Carmakers, dealers, and independent auto sites collectively invest more than $1 billion each year trying to turn online auto shoppers into buyers. However, most auto site owners underutilize even their own traffic data, and don’t understand how mapping online shoppers’ behavior from site to site can provide valuable clues to future purchases. To effectively select serious carbuyers from the millions of site visitors, auto site owners must correlate carbuyers’ unique multisite shopping behavior to near-term (within three months) vehicle purchases, according to a recent report by Forrester Research (Nasdaq: FORR).

Forrester’s report, “Carbuyers’ Paths To Purchase,” is based on Forrester’s detailed analysis of three months of continuous online behavior data and buyer-reported purchase data provided by comScore Networks, extracted from comScore’s Global Network of more than 1.5 million opt-in Internet users. To find the correlation between online shopping behavior and carbuying, Forrester observed 78,000 individual consumers’ paths through 170 auto sites and interviewed 17 auto site owners and software providers. Behavior patterns like frequency and intensity of research sessions and cross-site comparison-shopping were strong purchase predictors.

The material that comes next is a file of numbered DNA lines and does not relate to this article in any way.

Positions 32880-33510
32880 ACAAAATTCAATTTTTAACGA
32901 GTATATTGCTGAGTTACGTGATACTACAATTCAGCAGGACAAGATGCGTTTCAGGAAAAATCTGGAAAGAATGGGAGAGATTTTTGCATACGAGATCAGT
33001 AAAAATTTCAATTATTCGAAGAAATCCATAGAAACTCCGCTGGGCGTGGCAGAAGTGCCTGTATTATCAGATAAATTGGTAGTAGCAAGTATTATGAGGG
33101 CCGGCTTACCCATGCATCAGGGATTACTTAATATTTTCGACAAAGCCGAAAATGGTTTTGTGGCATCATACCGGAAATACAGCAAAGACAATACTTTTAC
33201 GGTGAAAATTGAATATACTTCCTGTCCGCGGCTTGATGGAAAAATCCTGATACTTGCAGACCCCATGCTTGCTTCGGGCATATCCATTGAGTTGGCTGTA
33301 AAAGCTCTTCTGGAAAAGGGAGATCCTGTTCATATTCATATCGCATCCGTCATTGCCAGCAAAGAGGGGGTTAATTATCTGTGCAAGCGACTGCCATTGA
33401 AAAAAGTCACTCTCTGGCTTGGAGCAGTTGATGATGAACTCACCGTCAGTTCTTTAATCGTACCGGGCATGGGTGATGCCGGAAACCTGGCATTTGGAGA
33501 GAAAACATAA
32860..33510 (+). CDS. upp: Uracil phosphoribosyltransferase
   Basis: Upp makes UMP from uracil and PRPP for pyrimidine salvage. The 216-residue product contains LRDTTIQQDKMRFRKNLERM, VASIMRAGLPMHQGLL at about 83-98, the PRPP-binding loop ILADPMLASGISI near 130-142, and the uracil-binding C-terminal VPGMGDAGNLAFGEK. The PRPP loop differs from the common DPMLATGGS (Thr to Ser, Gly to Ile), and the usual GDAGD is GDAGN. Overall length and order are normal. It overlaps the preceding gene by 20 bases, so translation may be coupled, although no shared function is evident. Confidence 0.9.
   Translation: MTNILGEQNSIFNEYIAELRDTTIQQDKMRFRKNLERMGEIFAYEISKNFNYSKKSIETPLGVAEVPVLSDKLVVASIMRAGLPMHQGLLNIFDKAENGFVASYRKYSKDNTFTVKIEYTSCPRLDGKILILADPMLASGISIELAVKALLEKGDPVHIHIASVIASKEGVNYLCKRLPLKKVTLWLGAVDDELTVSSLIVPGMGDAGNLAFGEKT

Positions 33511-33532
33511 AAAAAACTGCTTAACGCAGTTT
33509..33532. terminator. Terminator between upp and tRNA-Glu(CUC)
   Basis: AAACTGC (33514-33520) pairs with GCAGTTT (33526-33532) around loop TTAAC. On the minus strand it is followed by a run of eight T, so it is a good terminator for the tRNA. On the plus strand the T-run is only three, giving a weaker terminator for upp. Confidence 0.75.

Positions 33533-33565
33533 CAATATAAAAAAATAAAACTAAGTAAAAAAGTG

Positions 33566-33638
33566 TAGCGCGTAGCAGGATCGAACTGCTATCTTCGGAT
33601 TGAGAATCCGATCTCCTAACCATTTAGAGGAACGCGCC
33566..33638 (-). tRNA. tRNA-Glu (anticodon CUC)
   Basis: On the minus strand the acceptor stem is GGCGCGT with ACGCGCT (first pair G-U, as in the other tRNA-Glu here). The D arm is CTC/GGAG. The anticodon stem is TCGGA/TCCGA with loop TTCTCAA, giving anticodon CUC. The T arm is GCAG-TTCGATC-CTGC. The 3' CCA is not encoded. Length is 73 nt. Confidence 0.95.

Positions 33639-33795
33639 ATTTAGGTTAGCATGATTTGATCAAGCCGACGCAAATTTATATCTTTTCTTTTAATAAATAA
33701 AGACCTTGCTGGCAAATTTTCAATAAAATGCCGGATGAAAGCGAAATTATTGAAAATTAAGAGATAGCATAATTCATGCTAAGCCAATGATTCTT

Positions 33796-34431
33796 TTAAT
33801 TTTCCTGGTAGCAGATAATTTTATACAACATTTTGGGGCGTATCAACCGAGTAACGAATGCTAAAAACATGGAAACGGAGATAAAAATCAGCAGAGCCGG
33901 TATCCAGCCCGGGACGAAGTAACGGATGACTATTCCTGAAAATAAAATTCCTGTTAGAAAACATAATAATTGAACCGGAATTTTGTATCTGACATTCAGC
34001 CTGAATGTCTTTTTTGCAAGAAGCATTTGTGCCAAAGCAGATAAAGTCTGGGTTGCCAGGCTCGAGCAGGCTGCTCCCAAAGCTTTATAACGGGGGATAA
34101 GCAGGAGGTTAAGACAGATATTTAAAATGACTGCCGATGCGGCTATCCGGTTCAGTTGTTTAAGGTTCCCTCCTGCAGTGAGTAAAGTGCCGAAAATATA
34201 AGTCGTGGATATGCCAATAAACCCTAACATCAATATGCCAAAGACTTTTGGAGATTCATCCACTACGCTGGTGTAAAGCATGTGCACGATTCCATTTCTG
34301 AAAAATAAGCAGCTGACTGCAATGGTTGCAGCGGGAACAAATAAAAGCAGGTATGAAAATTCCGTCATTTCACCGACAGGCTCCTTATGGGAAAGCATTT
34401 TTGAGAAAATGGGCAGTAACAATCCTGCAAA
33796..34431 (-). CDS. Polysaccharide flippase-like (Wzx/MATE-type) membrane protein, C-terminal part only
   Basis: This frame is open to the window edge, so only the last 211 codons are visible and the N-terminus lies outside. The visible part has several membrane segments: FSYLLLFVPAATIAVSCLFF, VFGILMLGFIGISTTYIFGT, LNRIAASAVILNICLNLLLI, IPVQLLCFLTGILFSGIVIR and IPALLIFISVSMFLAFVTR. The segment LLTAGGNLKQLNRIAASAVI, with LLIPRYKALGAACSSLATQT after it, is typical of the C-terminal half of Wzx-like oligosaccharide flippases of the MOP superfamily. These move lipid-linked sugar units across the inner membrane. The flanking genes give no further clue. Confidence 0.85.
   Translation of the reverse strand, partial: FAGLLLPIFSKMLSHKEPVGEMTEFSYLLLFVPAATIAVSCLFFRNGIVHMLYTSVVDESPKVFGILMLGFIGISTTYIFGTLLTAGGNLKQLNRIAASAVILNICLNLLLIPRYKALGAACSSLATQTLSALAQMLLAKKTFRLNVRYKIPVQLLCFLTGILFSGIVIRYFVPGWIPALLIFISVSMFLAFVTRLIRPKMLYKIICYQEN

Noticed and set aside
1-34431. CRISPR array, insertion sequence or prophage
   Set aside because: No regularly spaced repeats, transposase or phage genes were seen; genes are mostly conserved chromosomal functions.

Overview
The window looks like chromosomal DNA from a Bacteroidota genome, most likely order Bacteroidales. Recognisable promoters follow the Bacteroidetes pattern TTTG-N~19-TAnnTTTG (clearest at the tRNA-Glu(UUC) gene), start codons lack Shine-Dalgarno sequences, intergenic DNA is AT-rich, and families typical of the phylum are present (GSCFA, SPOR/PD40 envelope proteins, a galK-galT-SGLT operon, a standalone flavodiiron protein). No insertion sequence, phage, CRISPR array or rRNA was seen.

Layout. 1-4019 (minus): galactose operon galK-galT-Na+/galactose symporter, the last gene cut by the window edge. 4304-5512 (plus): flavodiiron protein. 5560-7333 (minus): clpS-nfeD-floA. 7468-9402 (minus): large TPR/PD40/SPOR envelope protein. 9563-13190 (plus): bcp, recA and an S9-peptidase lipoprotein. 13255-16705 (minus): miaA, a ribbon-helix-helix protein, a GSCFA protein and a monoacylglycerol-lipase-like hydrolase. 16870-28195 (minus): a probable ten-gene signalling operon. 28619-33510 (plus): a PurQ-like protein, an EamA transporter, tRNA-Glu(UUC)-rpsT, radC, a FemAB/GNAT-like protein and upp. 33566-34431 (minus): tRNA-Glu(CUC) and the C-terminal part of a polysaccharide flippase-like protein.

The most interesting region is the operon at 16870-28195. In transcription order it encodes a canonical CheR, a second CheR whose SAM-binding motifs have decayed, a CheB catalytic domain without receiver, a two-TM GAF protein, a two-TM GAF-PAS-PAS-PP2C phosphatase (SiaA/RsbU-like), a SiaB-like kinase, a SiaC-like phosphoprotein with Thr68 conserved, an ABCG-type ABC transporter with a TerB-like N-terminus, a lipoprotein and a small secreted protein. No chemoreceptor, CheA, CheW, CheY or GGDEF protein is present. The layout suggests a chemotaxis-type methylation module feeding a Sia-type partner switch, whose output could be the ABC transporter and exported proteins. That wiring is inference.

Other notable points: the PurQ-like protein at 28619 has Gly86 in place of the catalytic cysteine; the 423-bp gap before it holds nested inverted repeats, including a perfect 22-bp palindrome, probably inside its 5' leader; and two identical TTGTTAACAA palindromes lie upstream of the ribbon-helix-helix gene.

Using A Cartography To Find Serious Carbuyers

Tracking individual users shows which ones are likely to buy, but they are hard to catch — unless you know how to look. By following user paths from site to site, Forrester found that:

  • Online auto marketing and retailing continues to see strong growth despite 2001’s dismal auto market. While independent sites remain popular with consumers, OEM sites have surpassed them with a 59 percent increase in traffic in 2001.
  • Site owners lack the data and tools to know where they fit in the online auto retail landscape — or how individual customers use their sites.
  • Roughly one in four auto site visitors buys a car within three months.
  • Repeat visitors are rare. Sixty-four percent of all buyers complete their research in five sessions or less.
  • Auto shoppers’ Web research paths predict their probability of vehicle purchase; on some paths, 46 percent are near-term buyers.
  • The theory of a “marketing funnel” doesn’t map to actual carbuyer behavior. Conventional wisdom suggests that shoppers first visit information sites, then OEMs, then eRetailers or dealer sites as they go from awareness to interest, desire, and action. Mapping consumer data reveals a messier, more complex consideration process.

“Common assumptions about customer behavior when shopping for vehicles online are wrong,” said Mark Dixon Bü nger, senior analyst, Forrester Research. “For example, loyalty and repeat visits are actually an anti-predictor of purchase. Most people who buy come in short, intense bursts, and don’t hang out on auto sites.